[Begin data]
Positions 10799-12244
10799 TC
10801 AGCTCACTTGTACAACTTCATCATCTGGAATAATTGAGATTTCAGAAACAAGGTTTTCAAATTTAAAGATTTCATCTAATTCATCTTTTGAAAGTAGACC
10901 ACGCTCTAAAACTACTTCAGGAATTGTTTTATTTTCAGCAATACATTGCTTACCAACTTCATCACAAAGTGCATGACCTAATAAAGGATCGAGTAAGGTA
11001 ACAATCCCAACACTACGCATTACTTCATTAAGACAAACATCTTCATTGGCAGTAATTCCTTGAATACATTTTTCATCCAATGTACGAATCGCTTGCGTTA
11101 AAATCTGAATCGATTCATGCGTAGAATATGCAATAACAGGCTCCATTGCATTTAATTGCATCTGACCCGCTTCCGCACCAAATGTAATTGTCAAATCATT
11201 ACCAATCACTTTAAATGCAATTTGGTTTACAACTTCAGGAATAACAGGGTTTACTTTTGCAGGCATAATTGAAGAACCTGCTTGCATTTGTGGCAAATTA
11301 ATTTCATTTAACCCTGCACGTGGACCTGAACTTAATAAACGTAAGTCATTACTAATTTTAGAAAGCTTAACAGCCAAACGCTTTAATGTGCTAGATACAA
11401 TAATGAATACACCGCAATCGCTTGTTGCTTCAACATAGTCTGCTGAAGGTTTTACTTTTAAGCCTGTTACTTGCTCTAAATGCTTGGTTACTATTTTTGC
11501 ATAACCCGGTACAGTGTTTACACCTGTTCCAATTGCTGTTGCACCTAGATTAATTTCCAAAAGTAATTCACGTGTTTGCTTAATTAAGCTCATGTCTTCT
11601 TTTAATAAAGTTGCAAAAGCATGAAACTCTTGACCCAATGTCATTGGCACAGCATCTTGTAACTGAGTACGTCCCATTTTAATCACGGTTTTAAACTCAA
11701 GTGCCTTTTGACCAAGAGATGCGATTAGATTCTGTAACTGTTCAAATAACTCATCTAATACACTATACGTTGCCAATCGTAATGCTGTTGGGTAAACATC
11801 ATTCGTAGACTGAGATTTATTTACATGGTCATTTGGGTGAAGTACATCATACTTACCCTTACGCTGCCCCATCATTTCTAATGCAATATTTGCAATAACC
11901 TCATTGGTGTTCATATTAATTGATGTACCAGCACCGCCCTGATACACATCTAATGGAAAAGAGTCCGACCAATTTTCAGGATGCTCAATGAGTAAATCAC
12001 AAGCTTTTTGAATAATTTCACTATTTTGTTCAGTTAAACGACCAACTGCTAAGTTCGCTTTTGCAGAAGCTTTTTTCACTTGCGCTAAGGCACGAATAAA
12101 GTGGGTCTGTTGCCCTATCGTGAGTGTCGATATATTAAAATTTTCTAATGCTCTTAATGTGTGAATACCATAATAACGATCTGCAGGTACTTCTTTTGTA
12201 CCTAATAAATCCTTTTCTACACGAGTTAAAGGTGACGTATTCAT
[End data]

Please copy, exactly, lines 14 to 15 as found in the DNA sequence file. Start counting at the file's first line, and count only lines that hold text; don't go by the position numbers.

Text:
11901 TCATTGGTGTTCATATTAATTGATGTACCAGCACCGCCCTGATACACATCTAATGGAAAAGAGTCCGACCAATTTTCAGGATGCTCAATGAGTAAATCAC
12001 AAGCTTTTTGAATAATTTCACTATTTTGTTCAGTTAAACGACCAACTGCTAAGTTCGCTTTTGCAGAAGCTTTTTTCACTTGCGCTAAGGCACGAATAAA